Northern Alberta Rottweiler heading to Westminster Kennel Club dog show

Five-year-old Pan will compete against 22 other champion Rottweilers at the venerable Westminster Kennel Club dog show in New York City.

'Rottweilers are a strong-willed dog so training has to happen everyday'

Pan, a Rottweiler, will compete in the Westminster Kennel Club dog show on Tuesday. (Min Dhariwal/CBC)

Pan the Rottweiler is looking for pawsitive results on Tuesday. 

The five-year-old dog is competing against 22 other champion Rottweilers at the venerable Westminster Kennel Club dog show in New York City.

"It would be a once-in-a-lifetime thing," Pan's owner, Dawn Phillips, told CBC's Edmonton AM.

Pan, whose show name is Esmonds God of All, has been training since he was eight weeks old and has acquired several best-in-show titles over the years, the Barrhead resident said.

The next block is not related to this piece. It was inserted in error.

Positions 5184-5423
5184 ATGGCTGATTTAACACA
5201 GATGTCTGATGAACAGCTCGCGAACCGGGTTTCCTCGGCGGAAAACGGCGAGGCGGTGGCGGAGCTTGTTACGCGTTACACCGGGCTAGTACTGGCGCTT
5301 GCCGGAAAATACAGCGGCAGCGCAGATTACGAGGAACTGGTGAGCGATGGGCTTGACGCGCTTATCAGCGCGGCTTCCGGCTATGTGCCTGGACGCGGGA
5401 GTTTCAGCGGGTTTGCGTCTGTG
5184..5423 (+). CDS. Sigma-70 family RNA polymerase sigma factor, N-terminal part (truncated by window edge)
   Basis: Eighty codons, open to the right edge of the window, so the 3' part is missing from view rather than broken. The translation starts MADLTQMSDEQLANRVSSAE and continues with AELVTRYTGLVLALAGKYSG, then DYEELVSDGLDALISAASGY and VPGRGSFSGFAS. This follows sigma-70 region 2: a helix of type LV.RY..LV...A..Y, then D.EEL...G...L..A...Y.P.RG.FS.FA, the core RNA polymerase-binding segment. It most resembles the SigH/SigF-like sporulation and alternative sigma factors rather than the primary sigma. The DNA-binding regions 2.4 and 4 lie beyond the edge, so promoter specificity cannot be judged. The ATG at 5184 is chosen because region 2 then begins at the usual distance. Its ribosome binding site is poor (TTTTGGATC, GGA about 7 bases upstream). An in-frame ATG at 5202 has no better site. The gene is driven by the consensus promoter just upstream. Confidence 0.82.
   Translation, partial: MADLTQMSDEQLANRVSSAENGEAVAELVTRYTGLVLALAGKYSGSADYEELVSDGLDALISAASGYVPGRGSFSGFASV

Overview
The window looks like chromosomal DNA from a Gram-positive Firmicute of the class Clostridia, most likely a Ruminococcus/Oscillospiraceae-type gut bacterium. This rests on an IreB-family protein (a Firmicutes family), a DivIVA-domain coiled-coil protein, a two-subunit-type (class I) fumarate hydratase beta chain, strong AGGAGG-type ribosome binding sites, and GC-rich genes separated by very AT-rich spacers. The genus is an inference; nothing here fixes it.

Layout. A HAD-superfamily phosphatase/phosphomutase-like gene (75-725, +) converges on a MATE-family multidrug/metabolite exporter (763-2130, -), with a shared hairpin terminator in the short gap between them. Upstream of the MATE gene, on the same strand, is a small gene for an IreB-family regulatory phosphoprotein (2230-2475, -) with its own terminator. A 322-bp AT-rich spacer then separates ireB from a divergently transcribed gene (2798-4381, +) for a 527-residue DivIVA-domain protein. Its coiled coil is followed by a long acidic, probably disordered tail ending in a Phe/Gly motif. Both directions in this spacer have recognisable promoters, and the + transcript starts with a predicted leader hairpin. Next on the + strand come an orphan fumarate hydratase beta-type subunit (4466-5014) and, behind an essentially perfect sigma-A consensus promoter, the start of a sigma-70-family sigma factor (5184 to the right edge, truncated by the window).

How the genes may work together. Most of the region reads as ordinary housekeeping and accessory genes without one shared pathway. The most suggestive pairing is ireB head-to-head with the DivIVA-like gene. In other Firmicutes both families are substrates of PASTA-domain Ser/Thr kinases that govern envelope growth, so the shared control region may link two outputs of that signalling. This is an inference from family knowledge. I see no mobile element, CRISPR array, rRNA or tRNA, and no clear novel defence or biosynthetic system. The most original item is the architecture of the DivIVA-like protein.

But the prestigious dog competition in New York City is his biggest competition yet. 

Pan and owner Dawn Phillips have been training together since Pan was eight weeks old. (Min Dhariwal/CBC)

The Westminster dog show is America's oldest organization dedicated to the sport of purebred dogs, now in its 144th year.

Nearly 3,000 dogs from around the world participate in the Westminster Kennel Club show.

Pan will be judged in several categories including appearance, stature and movement.

Some dogs might cave under the pressure of such a large competition, Pan is a fierce competitor, Phillips said.

"He's much more animated when inside the ring. He loves to be there and loves to play," she said. "He's a bouncy, boisterous, happy guy, loves to have fun and has a really great sense of humour."

Rottweilers are not easy dogs to own as they can be difficult to train, Phillips said. 

"Rottweilers are a strong-willed dog so training has to happen everyday," she said. "We just incorporate training into everything we do; he just doesn't know he's being trained all the time."

According to the show's website, Westminster judges "select winners based on their ability to contribute and improve the next generation of dogs." 

If Pan wins the working group competition, he'll be shown at Madison Square Garden, Phillips said.

"I think he'll have a great time," she said.

With files from Pippa Reed


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